United States District Court, E.D. Louisiana
ORDER AND REASONS
ZAINEY UNITED STATES DISTRICT JUDGE.
following motions are before the Court: Second Motion
for Partial Summary Judgment (Rec. Doc. 39) filed by
Michael Scott McLaughlin; Motion for Summary Judgment
(Rec. Doc. 46) filed by BancorpSouth Insurance
Services, Inc. Both motions are opposed. The motions,
submitted on December 13, 2017, and January 24, 2018, are
before the Court on the briefs without oral argument.
dispute arises out of Michael Scott McLaughlin's
resignation from Bancorp Insurance Services, Inc. (Bancorp or
BXSI), an insurance brokerage firm. McLaughlin had been
employed with Bancorp since 2004 (and its predecessor since
1994). McLaughlin resigned from Bancorp on August 8, 2017, to
accept employment with a competitor, Alliant Insurance
Services, Inc. McLaughlin told Bancorp that he was leaving to
open a Baton Rouge office for Alliant.
consolidated actions pertain to a non-solicitation provision
contained in McLaughlin's employment contract with
Bancorp (“the Producer Agreement”). McLaughlin
initiated suit in this Court in order to have the
non-solicitation provision declared invalid under Louisiana
law. Bancorp then filed a new lawsuit in this Court to
enforce the agreement and immediately moved for preliminary,
injunctive relief. Bancorp's separate lawsuit was
transferred to this Court and the two cases were
consolidated. The Court has twice rejected Bancorp's
attempt to obtain preliminary injunctive relief. (Rec. Docs.
now moves for partial summary judgment contending that the
non-solicitation provision contained in the Producer
Agreement is invalid and unenforceable under La. R.S. §
23:921. McLaughlin seeks partial summary judgment so that he
can call on his former customers completely unfettered by the
moves for summary judgment in cross fashion seeking a ruling
that the Producer Agreement is valid and enforceable, and
that the non-solicitation provision contained therein is
trial is scheduled for May 7, 2018.
judgment is appropriate only if "the pleadings,
depositions, answers to interrogatories, and admissions on
file, together with the affidavits, if any, " when
viewed in the light most favorable to the non-movant,
"show that there is no genuine issue as to any material
fact." TIG Ins. Co. v. Sedgwick James, 276 F.3d
754, 759 (5th Cir. 2002) (citing Anderson v. Liberty
Lobby, Inc., 477 U.S. 242, 249-50 (1986)). A dispute
about a material fact is "genuine" if the evidence
is such that a reasonable jury could return a verdict for the
non-moving party. Id. (citing Anderson, 477
U.S. at 248). The court must draw all justifiable inferences
in favor of the non-moving party. Id. (citing
Anderson, 477 U.S. at 255). Once the moving party
has initially shown "that there is an absence of
evidence to support the non-moving party's cause, "
Celotex Corp. v. Catrett, 477 U.S. 317, 325 (1986),
the non-movant must come forward with "specific
facts" showing a genuine factual issue for trial.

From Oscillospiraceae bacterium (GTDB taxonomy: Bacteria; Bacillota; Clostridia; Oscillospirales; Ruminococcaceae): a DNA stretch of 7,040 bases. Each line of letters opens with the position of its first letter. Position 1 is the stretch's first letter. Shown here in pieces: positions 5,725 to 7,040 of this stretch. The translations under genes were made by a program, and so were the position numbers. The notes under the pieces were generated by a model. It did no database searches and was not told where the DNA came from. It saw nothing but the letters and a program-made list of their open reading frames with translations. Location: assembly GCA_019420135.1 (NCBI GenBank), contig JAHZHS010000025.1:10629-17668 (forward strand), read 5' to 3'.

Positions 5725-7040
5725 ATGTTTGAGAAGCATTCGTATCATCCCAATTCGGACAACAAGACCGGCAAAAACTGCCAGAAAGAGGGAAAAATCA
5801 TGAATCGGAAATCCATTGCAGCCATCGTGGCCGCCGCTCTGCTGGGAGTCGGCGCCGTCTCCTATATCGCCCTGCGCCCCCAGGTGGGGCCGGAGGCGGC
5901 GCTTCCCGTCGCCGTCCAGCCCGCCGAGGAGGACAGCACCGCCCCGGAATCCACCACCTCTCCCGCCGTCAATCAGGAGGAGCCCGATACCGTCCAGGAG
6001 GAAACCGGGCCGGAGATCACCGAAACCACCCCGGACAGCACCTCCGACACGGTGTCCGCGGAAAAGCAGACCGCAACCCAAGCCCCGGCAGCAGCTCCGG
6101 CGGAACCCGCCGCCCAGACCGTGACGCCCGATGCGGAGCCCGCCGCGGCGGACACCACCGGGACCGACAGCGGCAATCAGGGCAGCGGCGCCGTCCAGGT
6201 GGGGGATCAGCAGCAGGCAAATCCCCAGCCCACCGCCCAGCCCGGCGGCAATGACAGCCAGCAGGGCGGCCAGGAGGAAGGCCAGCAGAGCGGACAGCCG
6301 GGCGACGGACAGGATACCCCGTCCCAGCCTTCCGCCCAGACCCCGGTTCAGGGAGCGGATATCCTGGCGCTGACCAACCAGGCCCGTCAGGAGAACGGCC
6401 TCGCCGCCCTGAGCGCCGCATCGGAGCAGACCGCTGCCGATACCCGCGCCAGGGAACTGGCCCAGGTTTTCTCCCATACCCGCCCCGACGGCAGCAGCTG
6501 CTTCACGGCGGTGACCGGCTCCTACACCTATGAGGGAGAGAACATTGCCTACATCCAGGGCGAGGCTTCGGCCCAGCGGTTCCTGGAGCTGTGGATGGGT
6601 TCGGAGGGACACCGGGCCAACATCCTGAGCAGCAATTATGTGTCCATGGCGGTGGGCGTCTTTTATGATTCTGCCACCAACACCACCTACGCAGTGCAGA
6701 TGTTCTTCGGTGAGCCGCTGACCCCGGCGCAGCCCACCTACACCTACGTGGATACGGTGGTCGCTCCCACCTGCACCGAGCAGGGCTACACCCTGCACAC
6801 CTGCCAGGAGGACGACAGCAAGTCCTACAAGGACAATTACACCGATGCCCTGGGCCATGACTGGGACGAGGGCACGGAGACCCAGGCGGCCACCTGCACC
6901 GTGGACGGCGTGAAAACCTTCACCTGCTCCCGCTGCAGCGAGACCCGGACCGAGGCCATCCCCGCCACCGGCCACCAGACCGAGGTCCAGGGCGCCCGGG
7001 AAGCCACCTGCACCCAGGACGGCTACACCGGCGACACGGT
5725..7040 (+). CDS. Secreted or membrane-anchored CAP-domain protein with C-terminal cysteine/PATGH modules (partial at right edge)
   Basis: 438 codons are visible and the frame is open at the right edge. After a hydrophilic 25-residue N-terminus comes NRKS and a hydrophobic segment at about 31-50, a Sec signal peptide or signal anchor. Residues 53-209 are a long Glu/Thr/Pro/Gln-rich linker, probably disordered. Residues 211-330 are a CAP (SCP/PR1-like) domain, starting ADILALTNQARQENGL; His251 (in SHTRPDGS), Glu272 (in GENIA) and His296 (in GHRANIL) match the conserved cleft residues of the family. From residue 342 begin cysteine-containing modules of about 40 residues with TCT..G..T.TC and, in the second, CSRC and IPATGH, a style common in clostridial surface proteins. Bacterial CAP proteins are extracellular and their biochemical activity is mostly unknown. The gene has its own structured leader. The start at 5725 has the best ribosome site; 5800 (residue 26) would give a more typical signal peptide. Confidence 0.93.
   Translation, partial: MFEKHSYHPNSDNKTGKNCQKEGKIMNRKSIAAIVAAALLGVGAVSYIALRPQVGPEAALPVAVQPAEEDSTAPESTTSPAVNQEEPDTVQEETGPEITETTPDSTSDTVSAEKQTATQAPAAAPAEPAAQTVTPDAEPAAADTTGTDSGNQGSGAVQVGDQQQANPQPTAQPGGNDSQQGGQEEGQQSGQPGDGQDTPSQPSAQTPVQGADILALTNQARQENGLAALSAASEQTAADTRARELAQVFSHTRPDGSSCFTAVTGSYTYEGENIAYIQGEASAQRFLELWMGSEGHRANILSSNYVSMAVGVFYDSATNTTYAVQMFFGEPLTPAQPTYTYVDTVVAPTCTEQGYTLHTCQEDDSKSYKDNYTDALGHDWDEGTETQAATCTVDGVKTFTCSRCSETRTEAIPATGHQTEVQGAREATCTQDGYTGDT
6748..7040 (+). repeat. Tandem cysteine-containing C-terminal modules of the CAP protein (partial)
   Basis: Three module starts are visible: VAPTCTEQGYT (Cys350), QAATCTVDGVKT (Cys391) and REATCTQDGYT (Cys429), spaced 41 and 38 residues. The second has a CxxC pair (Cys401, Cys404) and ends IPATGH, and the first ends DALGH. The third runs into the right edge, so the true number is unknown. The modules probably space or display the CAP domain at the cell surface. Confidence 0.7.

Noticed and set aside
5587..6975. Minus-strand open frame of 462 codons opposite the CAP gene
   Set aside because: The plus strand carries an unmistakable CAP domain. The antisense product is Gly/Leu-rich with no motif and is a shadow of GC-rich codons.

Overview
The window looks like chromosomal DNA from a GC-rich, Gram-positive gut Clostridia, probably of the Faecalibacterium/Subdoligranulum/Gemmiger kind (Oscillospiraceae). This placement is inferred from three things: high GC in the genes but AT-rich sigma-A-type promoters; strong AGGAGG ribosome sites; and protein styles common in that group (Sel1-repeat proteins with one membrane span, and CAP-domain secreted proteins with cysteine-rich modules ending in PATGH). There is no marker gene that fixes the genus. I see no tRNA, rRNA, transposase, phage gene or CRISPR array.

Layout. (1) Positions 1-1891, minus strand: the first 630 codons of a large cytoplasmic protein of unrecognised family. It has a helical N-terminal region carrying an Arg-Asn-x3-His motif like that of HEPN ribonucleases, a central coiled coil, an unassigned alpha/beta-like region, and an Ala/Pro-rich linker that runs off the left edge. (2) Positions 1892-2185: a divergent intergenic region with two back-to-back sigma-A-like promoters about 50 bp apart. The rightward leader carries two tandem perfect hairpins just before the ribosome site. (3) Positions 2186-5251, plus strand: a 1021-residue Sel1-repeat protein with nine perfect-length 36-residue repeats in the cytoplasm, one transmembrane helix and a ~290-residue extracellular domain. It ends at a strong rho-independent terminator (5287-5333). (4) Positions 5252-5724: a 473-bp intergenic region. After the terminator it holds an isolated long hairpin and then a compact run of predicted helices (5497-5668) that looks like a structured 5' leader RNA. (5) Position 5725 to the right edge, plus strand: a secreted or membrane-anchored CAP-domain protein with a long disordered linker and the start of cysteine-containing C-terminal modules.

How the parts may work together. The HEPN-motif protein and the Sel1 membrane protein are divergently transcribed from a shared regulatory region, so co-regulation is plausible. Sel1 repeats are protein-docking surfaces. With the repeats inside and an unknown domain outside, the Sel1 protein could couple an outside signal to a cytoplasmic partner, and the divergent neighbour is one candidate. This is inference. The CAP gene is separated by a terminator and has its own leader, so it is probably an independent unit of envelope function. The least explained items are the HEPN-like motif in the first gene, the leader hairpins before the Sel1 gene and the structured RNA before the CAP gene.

Id. (citing Fed.R.Civ.P. 56(e); Matsushita Elec.
Indus. Co. v. Zenith Radio, 475 U.S. 574, 587 (1986)).
Conclusional allegations and denials, speculation, improbable
inferences, unsubstantiated assertions, and legalistic
argumentation do not adequately substitute for specific facts
showing a genuine issue for trial. Id. (citing
SEC v. Recile, 10 F.3d 1093, 1097 (5th Cir. 1993)).
faced with a well-supported motion for summary judgment, Rule
56 places the burden on the non-movant to designate the
specific facts in the record that create genuine issues
precluding summary judgment. Jones .v Sheehan, Young,
& Culp, P.C., 82 F.3d 1334, 1338 (5th
Cir. 1996). The district court has no duty to survey the
entire record in search of evidence to support a
non-movant's position. Id. (citing Forsyth
v. Barr, 19 F.3d 1527, 1537 (5th Cir. 1992);
Nissho-Iwai Am. Corp. v. Kline, 845 F.2d 1300, 1307
(5th Cir. 1988)).
Revised Statute § 23:921 provides in relevant part:
Every contract or agreement, or provision thereof, by which
anyone is restrained from exercising a lawful profession,
trade, or business of any kind, except as provided in this
Section, shall be null and void. However, every contract or
agreement, or provision thereof, which meets the exceptions
as provided in this Section, shall be enforceable.
Any person, including a corporation and the individual
shareholders of such corporation, who is employed as an
agent, servant, or employee may agree with his employer to
refrain from carrying on or engaging in a business similar to
that of the employer and/or from soliciting customers of the
employer within a specified parish or parishes, municipality
or municipalities, or parts thereof, so long as the employer
carries on a like business therein, not to exceed a period of
two years from termination of employment . . . .
La. R.S. § 23:921(A)(1), (C) (emphasis added).
statute defines the limited circumstances under which a
noncompetition or non-solicitation clause may be valid in the
context of certain enumerated business relationships.
SWAT 24 Shreveport Bossier, Inc. v. Bond, 808 So.2d
294, 298 (La. 2001) (citing Louisiana Smoked Prods., Inc.
v. Savoie's Sausage & Food Prods., 696 So.2d
1373, 1379 (La. 1977)). Because such covenants are in
derogation of the common right, they are strictly construed
against the party seeking their enforcement. Id.
(citing Hirsh v. Miller,187 So.2d 709, 714 (La.
1966); Turner Prof. Servs. v. Broussard, 762 So.2d
184, 185 (La.App. 1st Cir. 2000)). Under Louisiana
law, an ambiguous contractual provision must be interpreted
against the party who furnished its text. Arms ...